There has never been a more fitting time for Shawna Q. Murray-Browne’s work. In a year of terror attacks, police brutality, gang violence and other soul-wrenching stories on our screens and in our cities, Murray-Browne has been quietly shoring up the reserves and resolve of women and girls of color.
Two years ago, the 29-year-old social worker launched the Catonsville-based Kindred Wellness, an integrative wellness practice that primarily serves minority women and girls through therapy, but also conducts classes, trainings, retreats and coaching for passionate human service professionals. Last year, she served more than 150 women in the Baltimore-Washington region. Online and in workshops, she has helped more than 1,000 women through The #HealASista Project, which offers mini retreats incorporating movement, meditation and sacred space.
“I think folks need to ask for help more,” Murray-Browne said. “In the age of the internet, people think they need to Google all the answers.” But they are not often getting the solutions they seek, she said, and the result is that “most women are walking around with their work face on, with their game face on. Most women are not OK.”
Many had suffered trauma while others had the symptoms of secondary trauma, the feelings of being overwhelmed or even useless after learning or reading about a violent incident. Still, others struggled with a constant issue for women – life balance.
“They have gone through something difficult, but they want to create something powerful because of it,” Murray-Browne said.
The good news is that healing may be simpler than we believe. Coming together, breathing, talking and even exploring healing movement such as belly dancing are starts, Murray-Browne said, who added that at the center of her work is getting centered and being mindful. It’s something we tend to overthink and decide it’s too difficult for us for that reason. But slowing down and breathing are key steps for women to recognize when they need help the most.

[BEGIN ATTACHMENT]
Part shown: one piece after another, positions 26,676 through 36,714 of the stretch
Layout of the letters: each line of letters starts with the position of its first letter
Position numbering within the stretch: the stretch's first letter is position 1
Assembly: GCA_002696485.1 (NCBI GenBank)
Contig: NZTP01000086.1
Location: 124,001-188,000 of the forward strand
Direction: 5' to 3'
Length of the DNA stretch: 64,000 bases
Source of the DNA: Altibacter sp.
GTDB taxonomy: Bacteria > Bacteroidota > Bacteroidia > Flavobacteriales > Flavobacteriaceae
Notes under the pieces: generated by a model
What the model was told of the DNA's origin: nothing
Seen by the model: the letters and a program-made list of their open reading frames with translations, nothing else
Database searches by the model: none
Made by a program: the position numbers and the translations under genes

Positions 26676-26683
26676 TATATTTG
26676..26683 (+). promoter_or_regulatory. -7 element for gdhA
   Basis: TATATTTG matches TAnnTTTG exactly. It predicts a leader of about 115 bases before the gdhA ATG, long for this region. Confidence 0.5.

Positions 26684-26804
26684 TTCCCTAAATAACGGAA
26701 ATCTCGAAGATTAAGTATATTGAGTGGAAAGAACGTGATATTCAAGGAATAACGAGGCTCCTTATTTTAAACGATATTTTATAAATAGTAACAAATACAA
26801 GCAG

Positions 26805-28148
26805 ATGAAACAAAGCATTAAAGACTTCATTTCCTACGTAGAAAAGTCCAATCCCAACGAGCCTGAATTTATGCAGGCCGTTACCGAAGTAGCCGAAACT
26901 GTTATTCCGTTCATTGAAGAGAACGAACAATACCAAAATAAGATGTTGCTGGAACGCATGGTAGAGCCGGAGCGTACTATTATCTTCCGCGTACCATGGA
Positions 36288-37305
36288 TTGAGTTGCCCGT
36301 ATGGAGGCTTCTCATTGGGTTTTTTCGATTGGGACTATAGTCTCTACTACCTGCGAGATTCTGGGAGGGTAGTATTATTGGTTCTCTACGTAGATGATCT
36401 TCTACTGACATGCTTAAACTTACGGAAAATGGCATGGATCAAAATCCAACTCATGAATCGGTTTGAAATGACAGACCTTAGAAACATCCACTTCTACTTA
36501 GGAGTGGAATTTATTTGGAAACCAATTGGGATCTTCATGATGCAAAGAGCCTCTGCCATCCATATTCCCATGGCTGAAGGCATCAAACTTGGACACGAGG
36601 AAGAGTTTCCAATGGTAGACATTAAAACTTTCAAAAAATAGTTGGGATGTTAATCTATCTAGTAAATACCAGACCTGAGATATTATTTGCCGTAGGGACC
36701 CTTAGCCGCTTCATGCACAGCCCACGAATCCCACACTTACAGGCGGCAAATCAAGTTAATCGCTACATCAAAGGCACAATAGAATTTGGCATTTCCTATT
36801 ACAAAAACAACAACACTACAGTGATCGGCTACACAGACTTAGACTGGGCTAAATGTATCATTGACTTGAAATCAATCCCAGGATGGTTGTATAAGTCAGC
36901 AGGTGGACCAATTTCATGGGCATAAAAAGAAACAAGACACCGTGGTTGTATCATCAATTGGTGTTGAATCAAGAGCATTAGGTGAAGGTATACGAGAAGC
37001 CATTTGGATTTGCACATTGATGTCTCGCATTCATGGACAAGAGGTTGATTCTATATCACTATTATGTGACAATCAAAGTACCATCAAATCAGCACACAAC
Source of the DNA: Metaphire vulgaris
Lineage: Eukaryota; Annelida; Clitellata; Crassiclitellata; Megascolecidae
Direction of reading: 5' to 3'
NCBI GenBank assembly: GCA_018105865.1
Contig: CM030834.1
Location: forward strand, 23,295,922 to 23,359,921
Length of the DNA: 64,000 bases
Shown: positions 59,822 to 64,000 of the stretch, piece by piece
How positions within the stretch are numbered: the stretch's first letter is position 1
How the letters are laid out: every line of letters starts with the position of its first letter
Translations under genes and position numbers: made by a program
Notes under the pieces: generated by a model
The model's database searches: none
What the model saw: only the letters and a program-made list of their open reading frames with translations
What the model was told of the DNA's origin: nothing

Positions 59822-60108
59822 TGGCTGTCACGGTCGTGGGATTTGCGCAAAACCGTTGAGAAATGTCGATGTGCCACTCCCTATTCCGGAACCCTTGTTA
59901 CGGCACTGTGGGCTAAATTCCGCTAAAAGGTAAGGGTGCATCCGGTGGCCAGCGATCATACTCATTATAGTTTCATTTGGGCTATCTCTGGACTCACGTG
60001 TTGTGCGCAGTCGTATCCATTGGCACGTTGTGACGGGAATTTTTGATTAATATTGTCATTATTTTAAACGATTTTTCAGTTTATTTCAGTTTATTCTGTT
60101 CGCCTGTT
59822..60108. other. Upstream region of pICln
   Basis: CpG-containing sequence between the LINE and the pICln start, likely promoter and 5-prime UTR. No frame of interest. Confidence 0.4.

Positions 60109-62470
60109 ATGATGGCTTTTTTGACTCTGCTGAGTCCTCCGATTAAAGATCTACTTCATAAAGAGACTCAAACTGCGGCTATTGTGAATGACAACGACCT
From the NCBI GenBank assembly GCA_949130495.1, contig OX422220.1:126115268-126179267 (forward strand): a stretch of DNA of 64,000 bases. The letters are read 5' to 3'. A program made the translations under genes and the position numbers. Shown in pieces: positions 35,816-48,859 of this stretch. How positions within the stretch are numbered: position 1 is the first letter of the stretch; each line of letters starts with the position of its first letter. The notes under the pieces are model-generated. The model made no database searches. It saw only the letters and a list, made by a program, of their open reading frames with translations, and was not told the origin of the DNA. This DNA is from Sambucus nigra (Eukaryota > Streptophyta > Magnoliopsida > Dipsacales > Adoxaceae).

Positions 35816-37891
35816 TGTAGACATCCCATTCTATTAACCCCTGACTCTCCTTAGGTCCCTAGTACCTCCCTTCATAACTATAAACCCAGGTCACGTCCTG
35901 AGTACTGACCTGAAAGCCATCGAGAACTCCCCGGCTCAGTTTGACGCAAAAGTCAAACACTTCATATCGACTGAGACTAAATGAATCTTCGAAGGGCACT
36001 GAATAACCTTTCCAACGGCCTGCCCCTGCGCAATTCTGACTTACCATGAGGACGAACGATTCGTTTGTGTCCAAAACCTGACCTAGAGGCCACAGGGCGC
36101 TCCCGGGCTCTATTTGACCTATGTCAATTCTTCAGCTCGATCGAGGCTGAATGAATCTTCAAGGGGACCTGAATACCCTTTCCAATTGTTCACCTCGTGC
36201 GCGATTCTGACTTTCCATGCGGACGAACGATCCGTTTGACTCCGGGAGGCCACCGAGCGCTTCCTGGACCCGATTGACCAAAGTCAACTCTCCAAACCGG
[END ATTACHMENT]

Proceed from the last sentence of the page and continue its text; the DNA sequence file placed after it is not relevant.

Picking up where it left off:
For women of color, there is often a stigma around therapy that Murray-Browne wants to change. She realized she needed to stay true to her “bubbly personality” with clients and to incorporate culture in her work. And she had to be community centered – she couldn’t help people without being part of the world they lived in. For her, that has meant supporting after-school programs by offering workshops, participating on panels about community trauma and teaching mindfulness.
Murray-Browne knew she wanted to be in helping profession from childhood and thought she might help those struggling with addiction recover. “I thought that meant I would be a brain surgeon and I would go into the brain and fix what was wrong,” she said.
Instead, she took a job in the child welfare system. When 15-minute home visits turned into hour-long sessions that included vision boards, Murray-Browne knew it was time to use her social work degree in the mental health field. A graduate of University of Maryland’s School of Social Work, she has studied qigong, worked with incarcerated women and taught meditation to everyone from middle schoolers to overworked professionals.
This month, she will launch EVOLVE, an online platform that will guide members through every aspect of self-healing. An admitted perfectionist, she said that she too works to stay centered.
“It’s about making the most of our lives and discovering our purpose,” Murray-Browne said. “We can’t do that looking outward. We have to look within.”
Want to be more mindful? Here’s how to get started:
• Take deep belly breaths at red lights.
• Celebrate the victories, no matter how small, with your circle of women. “Let someone tell you it was a win, because usually we think it was a ‘regular,’ ” Murray-Browne said.
• Let it out: Have the red-faced, nose-running “ugly cry,” she said. “Nothing grows without water.”
• Turn off your phone. “Yeah. We should do that,” Murray-Browne stopped herself and smiled, because she knew how hard this can be for some busy professionals. Stick with it, she said.
• If you have to try something a few times before it sticks as a routine, don’t get discouraged. “I have honestly not met one person who has not struggled with balancing self-care,” she said.